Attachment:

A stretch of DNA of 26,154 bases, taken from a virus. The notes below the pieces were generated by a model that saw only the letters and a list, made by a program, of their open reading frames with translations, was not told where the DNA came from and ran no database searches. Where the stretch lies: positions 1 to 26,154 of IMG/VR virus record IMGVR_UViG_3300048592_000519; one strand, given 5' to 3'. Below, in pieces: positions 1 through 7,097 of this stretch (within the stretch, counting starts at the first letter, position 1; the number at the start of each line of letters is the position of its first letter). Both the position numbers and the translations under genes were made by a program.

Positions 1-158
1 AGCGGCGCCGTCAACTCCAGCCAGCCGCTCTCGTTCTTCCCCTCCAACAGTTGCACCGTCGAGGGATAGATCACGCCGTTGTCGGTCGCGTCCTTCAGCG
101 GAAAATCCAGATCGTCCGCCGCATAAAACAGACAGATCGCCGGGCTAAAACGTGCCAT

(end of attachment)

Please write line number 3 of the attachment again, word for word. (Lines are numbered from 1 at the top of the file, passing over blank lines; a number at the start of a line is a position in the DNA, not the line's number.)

1 AGCGGCGCCGTCAACTCCAGCCAGCCGCTCTCGTTCTTCCCCTCCAACAGTTGCACCGTCGAGGGATAGATCACGCCGTTGTCGGTCGCGTCCTTCAGCG